In short, I found the book highly informative and well worth the read, or listen, for anyone seeking to reap the benefits of pleasure and happiness by managing them so that the former does not dampen the latter.
Meanwhile, when I make it from point A to point B on my new commuter cruising skateboard without landing on my ass, I’ll be satisfied to be pleasantly content.
Before school age, dear ole Mom made sure we understood the sticks and stones children rhyme, that words can’t hurt is if we don’t let them. Words, whether intended as harmful or helpful, are as real as our imagination, and left open to interpretation. As Bill Clinton famously said, “it depends on what the definition of is, is.”
Some of us use few words, others lots of them. Some of us carefully construct our words, others don’t give them a second thought. Yet most of us don’t write, read, listen or talk with dictionary precision. Even if we did, we form and develop our own pictures. The words we sting together form an image in the receiver’s brain which is different from the picture of the brain that constructed the string. The meaning behind every strung together jumble of words is unique to the eyes and ears of the beholder — resulting in distinct mental images.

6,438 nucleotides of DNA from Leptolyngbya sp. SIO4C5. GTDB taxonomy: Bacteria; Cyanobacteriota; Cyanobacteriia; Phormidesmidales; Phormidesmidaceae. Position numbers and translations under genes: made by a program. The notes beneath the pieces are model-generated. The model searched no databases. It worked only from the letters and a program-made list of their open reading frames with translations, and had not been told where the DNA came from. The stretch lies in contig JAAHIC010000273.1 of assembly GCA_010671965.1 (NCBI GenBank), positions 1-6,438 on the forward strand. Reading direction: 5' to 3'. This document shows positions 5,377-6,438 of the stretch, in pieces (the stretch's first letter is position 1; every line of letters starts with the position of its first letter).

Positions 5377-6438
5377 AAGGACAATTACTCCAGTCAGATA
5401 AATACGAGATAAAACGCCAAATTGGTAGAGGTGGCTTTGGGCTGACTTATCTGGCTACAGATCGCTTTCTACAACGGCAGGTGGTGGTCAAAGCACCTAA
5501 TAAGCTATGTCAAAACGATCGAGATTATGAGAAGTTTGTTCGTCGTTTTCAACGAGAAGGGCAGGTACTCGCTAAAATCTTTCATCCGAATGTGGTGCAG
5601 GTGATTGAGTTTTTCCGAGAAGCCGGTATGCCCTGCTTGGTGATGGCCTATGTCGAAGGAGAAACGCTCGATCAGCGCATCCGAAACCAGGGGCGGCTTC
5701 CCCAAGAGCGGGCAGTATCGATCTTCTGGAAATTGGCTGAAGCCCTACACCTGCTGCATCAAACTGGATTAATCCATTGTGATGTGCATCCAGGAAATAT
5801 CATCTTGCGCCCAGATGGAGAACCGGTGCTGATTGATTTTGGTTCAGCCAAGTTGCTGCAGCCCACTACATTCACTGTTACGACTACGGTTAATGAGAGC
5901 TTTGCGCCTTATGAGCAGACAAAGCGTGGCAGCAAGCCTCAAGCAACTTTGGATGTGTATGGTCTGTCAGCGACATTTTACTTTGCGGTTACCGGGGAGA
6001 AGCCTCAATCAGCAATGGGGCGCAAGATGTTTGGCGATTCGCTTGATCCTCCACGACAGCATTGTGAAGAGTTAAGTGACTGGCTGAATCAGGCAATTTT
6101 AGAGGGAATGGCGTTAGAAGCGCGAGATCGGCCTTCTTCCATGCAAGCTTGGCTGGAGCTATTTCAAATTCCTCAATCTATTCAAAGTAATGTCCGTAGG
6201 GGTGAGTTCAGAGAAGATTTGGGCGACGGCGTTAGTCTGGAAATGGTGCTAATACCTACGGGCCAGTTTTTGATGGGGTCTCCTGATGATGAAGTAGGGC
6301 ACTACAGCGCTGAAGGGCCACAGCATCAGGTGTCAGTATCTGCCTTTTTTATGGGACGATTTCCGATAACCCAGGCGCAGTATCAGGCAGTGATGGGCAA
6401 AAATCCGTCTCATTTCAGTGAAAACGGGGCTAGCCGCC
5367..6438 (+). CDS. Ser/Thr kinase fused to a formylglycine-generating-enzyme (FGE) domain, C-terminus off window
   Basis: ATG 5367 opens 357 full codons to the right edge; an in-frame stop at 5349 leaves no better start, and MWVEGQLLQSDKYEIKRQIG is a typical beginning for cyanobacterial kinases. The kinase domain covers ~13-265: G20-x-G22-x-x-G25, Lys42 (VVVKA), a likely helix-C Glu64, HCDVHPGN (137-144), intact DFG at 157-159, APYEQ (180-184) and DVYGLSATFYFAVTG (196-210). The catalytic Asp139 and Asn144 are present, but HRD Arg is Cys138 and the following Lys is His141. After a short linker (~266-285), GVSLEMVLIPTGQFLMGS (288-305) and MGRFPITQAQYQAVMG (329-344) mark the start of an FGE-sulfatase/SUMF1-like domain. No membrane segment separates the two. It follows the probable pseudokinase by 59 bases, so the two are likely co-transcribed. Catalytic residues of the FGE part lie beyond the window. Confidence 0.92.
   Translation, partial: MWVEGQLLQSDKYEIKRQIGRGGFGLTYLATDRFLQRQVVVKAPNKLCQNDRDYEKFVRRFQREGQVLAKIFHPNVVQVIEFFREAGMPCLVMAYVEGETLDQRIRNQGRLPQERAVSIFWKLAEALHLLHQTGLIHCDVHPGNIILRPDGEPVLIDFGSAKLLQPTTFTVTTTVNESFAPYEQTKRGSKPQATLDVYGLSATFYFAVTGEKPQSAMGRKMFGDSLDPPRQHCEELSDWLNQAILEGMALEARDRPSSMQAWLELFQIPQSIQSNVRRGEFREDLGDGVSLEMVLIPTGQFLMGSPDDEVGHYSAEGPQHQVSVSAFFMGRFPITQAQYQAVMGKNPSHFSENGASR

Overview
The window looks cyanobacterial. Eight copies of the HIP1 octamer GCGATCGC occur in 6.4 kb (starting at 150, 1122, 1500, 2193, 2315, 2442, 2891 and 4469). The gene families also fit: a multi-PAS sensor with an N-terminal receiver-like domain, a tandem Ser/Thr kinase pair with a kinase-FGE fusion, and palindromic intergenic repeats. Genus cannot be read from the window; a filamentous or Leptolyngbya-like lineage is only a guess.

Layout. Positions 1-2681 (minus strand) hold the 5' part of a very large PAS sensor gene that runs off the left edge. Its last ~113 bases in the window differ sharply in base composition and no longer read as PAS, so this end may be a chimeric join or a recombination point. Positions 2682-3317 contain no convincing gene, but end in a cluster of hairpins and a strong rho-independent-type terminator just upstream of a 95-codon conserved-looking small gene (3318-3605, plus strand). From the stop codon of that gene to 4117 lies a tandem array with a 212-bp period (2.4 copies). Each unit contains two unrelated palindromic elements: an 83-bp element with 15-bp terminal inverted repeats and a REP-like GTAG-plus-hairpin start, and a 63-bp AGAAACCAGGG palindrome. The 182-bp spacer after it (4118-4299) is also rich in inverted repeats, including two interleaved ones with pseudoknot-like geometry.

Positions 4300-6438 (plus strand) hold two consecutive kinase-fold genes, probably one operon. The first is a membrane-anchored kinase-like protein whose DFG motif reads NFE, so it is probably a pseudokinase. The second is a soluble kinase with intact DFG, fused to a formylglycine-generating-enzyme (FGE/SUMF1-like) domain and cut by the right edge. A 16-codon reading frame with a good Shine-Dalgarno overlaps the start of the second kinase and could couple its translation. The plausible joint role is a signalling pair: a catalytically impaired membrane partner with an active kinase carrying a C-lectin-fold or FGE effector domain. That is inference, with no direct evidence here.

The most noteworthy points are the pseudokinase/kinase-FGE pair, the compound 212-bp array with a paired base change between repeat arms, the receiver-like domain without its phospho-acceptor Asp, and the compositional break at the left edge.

We also tend to fill in the blanks with the stuff that isn’t said, the juicy sub-text. Lawyers try to eliminate blank-filling with terms, conditions, and agreements we’ve all got to check or acknowledge when we commit to something. A mumbo jumbo of words most of us never read, nor would understand.
The subliminal messages we send and receive through facial expressions help fill in what isn’t said, so when the face is absent, the meaning of words is especially elusive. Within families, those close enough to conceptualize similar images, many times utter “what I meant was.” Throw in different backgrounds and cultures and our imaginations slip and slide all over the place.
We all have times when we choose our words carefully, least they be taken unintentionally. Still, they can come back to bite us, because our image of those constructed words didn’t match the receivers image of those same words. How could they? They will never match. The best they can do is point in the general direction.
Yelling “the house is on fire” means something with an immediate call to action. But most of our dialogues are filled with much less life-threatening urgency, where we each paint as we go, with different brushes, stokes, mediums, backgrounds, and imaginations. No two pictures are ever the same.